Each game also adds more Hogwarts, Villain, Dark Art, and Location cards. The first three are all shuffled together with the existing ones of that type. Each Game's Location set is separate. The higher the Game # and the more difficult the game, the more Locations there are and the more Location marks it takes to control them. Some games also up the ante as to how many Villains are played at a time. Game 7, for instance, has three Villains in play at a time.
The Game # is a decent measure of difficulty as well as complexity. The most difficult, complex game is Game 7.
A disclaimer: I have only played Games 4 and 7. The rulebook suggests that people with experience in deck builder games start at Game 3. However, Game 4 adds dice (and some more Villains, Dark Arts, and Hogwarts cards), so adding it doesn't make the game much harder to understand.
Game 7 is tough. At that point you are facing three Villains at a time, and one Dark Arts a turn. Since Voldemort is always placed face up on the bottom of the deck, when he is revealed it means you are facing 4 Villains a turn. Even the less "powerful" Villains are dangerous to have in play for any period of time. You can split up your combat between Villains or concentrate at one at a time.
Your starter deck consists of seven 1-coin cards, and three other cards that vary by Hero. Harry has the Invisibility Cloak, while Hermoine has the Time Turner.
Good things about the game are the progression if you want to "break people in" to deck-builders in general, or Harry Potter in particular. The components are all solid, and the game follows the seven books through the seven games so it's highly thematic. Book fans might quibble about certain choices (didn't Voldemort appear at the end of the fourth book?), but overall the choices seem solid.
Cards feature photos of the characters from the movie when appropriate. Or the items. Spell cards have a symbol for the spell. The cards are a varied lot, but they're all fairly useful to play. The interaction of Proficiencies and Hero abilities is pretty strong.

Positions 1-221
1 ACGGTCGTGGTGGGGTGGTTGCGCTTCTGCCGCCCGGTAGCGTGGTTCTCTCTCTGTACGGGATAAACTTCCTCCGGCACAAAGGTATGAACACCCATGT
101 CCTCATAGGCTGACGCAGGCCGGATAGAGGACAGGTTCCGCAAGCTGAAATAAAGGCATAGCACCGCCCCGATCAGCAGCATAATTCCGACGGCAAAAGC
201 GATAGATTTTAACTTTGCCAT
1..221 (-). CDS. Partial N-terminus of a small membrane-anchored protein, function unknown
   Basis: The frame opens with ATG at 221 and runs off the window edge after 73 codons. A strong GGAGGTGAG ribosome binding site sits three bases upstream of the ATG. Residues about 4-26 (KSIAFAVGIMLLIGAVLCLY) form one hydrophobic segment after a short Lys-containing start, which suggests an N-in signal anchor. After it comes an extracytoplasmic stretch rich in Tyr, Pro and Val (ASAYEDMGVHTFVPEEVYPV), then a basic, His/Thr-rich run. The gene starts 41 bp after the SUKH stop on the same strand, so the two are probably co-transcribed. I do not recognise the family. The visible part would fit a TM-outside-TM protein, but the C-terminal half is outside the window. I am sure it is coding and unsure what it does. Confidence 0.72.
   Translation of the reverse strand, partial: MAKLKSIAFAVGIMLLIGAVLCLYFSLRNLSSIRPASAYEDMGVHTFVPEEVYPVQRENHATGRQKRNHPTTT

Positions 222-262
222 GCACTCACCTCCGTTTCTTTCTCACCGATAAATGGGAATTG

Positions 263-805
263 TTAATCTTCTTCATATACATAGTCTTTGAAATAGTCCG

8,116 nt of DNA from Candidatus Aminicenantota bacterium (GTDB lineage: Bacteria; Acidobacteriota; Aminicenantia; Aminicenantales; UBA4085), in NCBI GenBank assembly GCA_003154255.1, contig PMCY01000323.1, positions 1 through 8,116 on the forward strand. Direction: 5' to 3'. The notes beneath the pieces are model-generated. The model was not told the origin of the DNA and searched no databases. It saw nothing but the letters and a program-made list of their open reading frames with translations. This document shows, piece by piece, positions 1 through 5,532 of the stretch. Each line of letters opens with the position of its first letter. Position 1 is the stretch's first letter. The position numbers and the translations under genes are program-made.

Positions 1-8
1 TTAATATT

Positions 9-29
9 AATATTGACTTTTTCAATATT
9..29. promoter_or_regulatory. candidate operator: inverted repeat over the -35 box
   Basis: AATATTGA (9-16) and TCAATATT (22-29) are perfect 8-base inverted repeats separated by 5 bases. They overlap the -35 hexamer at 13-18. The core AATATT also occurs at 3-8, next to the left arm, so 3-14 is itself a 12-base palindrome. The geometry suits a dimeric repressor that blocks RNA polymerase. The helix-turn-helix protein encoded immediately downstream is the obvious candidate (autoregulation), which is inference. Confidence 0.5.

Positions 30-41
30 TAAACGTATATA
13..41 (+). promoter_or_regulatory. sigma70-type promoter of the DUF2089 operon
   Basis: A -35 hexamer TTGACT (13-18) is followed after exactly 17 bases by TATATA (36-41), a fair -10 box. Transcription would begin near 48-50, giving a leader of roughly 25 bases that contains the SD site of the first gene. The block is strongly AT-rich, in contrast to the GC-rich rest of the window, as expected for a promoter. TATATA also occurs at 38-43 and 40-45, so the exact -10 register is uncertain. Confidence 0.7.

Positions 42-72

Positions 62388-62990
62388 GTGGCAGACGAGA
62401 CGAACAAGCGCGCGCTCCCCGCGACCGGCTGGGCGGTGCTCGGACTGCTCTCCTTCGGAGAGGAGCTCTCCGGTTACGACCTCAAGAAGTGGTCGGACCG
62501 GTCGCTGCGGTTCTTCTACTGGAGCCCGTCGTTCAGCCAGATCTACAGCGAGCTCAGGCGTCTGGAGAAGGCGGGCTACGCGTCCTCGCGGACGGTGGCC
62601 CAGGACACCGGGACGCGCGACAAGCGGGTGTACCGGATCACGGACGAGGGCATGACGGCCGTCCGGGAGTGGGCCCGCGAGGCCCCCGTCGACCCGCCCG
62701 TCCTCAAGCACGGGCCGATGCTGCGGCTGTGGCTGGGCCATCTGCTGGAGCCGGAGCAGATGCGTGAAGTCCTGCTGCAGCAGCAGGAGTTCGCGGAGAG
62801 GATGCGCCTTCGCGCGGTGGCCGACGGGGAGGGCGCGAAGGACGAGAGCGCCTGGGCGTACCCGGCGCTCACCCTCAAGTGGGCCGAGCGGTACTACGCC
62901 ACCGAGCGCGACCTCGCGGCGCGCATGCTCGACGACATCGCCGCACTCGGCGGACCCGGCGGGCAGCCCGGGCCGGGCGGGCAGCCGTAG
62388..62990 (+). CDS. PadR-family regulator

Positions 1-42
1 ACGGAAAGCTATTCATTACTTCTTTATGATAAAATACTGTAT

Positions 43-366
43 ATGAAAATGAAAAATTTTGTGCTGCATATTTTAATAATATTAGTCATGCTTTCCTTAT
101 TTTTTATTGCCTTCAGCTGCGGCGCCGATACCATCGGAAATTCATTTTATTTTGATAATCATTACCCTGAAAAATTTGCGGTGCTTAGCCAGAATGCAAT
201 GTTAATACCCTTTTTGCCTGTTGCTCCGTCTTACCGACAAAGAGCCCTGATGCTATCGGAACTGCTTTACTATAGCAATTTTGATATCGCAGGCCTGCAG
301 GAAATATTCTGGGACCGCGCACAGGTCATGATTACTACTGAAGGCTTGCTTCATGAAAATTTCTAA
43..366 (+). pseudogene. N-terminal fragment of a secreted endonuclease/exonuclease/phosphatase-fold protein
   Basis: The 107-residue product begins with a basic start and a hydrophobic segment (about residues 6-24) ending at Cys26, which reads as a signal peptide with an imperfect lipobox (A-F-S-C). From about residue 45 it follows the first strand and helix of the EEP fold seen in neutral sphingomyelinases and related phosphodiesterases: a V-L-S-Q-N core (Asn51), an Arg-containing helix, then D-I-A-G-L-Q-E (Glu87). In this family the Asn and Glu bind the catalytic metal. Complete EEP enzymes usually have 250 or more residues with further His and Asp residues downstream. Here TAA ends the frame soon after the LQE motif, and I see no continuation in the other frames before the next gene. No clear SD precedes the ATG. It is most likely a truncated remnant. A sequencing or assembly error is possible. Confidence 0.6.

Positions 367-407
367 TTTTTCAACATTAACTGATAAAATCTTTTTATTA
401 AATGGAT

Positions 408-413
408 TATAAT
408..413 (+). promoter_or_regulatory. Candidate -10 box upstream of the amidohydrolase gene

There are two downsides. One is common to a lot of deck-builders: you start out relatively weak. Since the Villains are drawn randomly, you can end up with a couple of tough Game 6 Villain on your first turn. This means you typically get pounded quite heavily on the first few turns. One Villain stops you from drawing cards, one stops you from healing, and so on. The Horcruxes if you're using them also inflict a penalty.
The second downside is that there is no "generic" card that you can buy. No Copper, no Kick, no SHIELD Officer, no Sergeant. This can result in bottlenecks early on when the six buyable Hogwarts cards are in the 4-7 cost range. You have turns where you can buy nothing, do very little combat, and all you do is play hearts to regain health so you can stay alive until the next turn.
In our game, things looked hopeless for the first 18 turns (6 per player). After that we managed to turn things around, but it was a pretty depressing slog up to that point. After that, we started to enjoy the game a lot more. By the time we got near the end, we were pretty casually knocking off the Villains, removing control markers from the Location (some cards and Horcruxes do that), and healing enough to avoid Stunning.
Also, it would be nice if the board was a little more... colorful? It's a pretty uniform beige, and the cards don't stand out a great deal. And the inset could stand to be a little tighter, or have slots for the divider cards so they don't move. If you don't leave a few boxes in behind the cards, they tend to slip and slide all over the place. There's also, oddly, no divider card for Horcruxes.
Overall, Harry Potter is a solid deck-builder game. Once you've played through all seven games, there's not a huge amount of variety on the replay. But it'll take a while to exhaust the combinations available even at the highest play level. One also wonders if they plan to expand it. Maybe a Fantastic Beasts expansion? Otherwise they'd have to add new starter decks and Hero cards for characters that are already in the game as Hogwarts cards (Hagrid? Luna? Severus?) and instruct the players to remove those Hogwarts cards. But at that point it's hard to imagining them making the game more complex.
But that's just my opinion, I could be wrong. What do you think?
- Last edited Wed Nov 9, 2016 5:42 pm (Total Number of Edits: 1)
- Posted Fri Nov 4, 2016 8:13 pm
Some of this probably should have been in spoilers because you jumped straight to year 4 and then to 7.